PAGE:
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Council leaders to consider Hampshire budget savings

£10m in Hampshire county council savings will be discussed at a meeting next week

Author: Jonathan RichardsPublished 5 hours ago
Last updated 5 hours ago

Cuts to school crossing patrols and household waste recycling centres across Hampshire have been put on hold after a consultation on budget cuts.

Hampshire county council say they’ve come with alternative ways to save the services.

However ten million pounds of savings including a reduction in passenger transport funding and highways maintenance will be discussed next week.

The county council has to find 80 million pounds to balance their budget by 2023.

The recommendations, set out in a detailed report, will be considered on 23 September by Councillor Rob Humby, the County Council’s Deputy Leader and Executive Lead Member for Economy, Transport and Environment.

The report also confirms that, following the Council’s public consultation in the summer – ‘Serving Hampshire; Balancing the Budget’ – some options previously in scope for potential savings are not being recommended for inclusion in the current Savings Programme for 2023.

Budget changes

  1. Closure of up to half of the Household Waste Recycling Centre (HWRC) network will not form part of the Department’s savings proposals.

It is being recommended that the saving would be met instead from re-setting the County Council’s assumptions about funding provision for the costs associated with future waste growth. However, the report warns that the effectiveness of this measure in the long term – to help retain existing services in accordance with residents’ priorities – will be dependent on all households continuing to recycle more and waste less, as well as making changes in the collection systems and waste and recycling provision in Hampshire.

  1. County Council funding for the non-statutory School Crossing Patrol Service should not be withdrawn

The reduced provision for waste funding, as a result of the amended waste disposal proposals, has meant that the cost for the School Crossing Patrol service could be met. This would be largely attributable to a change in behaviour, with residents wasting less and recycling more, leading to a reduction in the associated disposal costs incurred, for which contingency funding had been earmarked.

Furthermore, in addition to the consultation feedback indicating strong public support for maintaining the School Crossing Patrol Service, another influencing factor is the increased popularity of walking and cycling for local journeys, arising from the COVID-19 pandemic, coinciding with Government support, in terms of funding and policy, for encouraging active means of travel and less reliance on the private car. To this end, it is recognised that School Crossing Patrols can play a part in underpinning this wider national agenda.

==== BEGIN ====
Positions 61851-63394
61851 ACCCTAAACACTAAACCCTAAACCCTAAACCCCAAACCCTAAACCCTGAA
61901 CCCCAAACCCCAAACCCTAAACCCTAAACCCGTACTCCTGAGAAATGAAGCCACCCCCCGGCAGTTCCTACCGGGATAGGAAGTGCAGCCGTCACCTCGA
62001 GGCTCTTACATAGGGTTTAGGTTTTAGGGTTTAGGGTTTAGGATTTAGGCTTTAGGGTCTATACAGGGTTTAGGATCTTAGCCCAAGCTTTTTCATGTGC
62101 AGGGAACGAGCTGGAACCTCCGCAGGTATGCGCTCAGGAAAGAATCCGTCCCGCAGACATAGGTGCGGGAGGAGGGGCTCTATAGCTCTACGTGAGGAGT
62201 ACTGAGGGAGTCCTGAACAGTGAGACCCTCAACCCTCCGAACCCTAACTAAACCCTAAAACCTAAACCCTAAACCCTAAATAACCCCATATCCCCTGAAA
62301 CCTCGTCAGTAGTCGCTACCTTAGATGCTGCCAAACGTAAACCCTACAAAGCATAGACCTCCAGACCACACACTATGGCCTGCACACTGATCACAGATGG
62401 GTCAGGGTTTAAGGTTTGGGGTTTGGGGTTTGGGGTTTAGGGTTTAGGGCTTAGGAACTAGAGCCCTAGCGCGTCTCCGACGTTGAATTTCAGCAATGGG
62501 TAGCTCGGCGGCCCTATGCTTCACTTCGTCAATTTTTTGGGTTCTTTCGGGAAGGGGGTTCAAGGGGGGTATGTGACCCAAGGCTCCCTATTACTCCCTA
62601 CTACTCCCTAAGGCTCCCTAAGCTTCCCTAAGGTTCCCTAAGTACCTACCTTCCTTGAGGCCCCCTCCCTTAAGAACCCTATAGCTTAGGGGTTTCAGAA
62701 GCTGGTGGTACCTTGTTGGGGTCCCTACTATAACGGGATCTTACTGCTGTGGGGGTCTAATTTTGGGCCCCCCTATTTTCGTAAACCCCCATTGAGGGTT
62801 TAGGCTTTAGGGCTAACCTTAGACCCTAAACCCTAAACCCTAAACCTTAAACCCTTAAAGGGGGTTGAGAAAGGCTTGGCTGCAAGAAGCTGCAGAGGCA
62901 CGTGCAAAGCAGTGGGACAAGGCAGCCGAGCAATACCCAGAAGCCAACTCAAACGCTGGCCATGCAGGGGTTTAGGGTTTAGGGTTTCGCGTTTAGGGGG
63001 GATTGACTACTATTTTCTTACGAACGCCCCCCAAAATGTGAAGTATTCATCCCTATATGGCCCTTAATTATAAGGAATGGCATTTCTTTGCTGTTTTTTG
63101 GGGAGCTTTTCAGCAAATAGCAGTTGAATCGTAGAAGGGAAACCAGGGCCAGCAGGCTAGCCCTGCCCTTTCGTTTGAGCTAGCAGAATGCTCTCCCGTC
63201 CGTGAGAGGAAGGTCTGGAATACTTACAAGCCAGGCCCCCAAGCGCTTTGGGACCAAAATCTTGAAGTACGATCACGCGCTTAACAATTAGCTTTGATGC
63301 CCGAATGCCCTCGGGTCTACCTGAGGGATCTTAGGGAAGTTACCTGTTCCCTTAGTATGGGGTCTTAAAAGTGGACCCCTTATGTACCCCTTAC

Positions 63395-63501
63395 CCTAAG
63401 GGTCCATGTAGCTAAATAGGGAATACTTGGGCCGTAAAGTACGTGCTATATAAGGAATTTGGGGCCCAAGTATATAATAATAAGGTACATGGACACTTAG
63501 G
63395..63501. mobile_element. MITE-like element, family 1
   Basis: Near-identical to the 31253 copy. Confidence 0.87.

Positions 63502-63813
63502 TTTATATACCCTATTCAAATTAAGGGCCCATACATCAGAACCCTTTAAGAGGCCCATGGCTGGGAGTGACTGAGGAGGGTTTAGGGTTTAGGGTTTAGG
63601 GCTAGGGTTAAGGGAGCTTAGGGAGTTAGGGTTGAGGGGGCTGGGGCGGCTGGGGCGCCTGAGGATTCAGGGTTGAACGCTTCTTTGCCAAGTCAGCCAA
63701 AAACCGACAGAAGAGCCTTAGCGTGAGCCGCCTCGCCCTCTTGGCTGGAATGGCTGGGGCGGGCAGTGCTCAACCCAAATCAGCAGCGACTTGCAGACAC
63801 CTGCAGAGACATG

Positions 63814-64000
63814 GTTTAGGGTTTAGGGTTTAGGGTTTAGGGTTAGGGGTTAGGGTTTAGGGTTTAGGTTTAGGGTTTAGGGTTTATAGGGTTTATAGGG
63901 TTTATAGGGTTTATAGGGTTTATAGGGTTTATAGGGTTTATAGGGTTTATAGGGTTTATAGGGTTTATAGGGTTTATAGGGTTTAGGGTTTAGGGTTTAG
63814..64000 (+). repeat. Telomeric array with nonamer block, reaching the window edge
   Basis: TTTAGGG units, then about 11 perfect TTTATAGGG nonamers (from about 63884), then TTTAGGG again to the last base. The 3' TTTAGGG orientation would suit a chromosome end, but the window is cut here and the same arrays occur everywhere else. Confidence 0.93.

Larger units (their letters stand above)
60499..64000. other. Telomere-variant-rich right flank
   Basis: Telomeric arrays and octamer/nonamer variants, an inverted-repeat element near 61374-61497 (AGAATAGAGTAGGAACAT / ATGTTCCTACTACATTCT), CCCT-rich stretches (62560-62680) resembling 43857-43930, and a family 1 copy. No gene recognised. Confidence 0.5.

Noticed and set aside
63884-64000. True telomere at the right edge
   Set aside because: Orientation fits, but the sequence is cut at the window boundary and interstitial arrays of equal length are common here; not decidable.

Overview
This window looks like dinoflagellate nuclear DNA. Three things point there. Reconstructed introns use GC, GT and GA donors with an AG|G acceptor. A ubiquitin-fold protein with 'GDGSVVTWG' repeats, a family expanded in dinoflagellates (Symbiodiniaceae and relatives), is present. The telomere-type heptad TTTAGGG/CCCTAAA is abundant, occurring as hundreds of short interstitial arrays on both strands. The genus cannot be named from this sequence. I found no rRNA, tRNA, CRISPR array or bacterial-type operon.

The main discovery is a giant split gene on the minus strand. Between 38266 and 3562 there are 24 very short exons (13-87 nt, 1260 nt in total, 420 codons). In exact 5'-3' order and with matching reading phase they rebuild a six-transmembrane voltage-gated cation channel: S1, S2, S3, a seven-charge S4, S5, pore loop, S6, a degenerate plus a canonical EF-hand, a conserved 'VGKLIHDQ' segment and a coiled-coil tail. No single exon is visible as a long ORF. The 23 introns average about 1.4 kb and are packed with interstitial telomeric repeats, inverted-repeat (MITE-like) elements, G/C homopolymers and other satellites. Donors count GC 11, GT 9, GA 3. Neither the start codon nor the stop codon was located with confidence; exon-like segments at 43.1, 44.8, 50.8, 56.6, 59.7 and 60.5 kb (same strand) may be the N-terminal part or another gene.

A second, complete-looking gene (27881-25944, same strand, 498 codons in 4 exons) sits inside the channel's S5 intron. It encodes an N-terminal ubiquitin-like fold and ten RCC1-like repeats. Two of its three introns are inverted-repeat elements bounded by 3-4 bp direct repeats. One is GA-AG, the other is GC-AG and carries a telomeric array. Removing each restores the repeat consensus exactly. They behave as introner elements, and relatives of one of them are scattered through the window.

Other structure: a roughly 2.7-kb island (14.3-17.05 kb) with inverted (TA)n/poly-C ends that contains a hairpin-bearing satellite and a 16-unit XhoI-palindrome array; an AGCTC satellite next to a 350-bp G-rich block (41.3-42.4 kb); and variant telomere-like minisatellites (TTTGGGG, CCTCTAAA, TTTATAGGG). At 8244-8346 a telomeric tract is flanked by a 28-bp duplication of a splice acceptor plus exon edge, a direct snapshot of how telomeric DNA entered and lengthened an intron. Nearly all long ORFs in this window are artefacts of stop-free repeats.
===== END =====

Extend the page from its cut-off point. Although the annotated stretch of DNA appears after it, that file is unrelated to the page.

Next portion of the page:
Opportunities identified for efficiencies to be considered by Councillor Humby, for commending to the County Council’s Cabinet and full Council later this autumn, include:

  • A reduction in Passenger Transport funding – with the target revised to £800,000, from an original proposal of £1.5 million. The recommendation is made in the light of a consistent rise in passenger numbers and the Authority’s effective partnership with bus operators to secure good coverage of bus services across the county. The saving would be achieved by a range of measures including making smarter use of contracts and purchasing to secure savings through additional income and a modest rise in charges for community transport – reflecting feedback from customers confirming that they would rather see services maintained and pay more as opposed to seeing them lost;
  • £1 million in highways maintenance contract efficiencies through changes to existing processes, procedures and contractual mechanisms and including savings and income from manufacturing, re-using and selling recycled highways materials;
  • Changes in the Economy, Transport and Environment Department’s Operating Model to achieve a saving of £1.466 million. This would include a focus on further income generation from trading and charging activities – for example the sale of professional services.

If the recommendations are supported by Councillor Humby, they will then go to the Authority’s Cabinet as a whole, in October, before a final decision is made in November by the full County Council.

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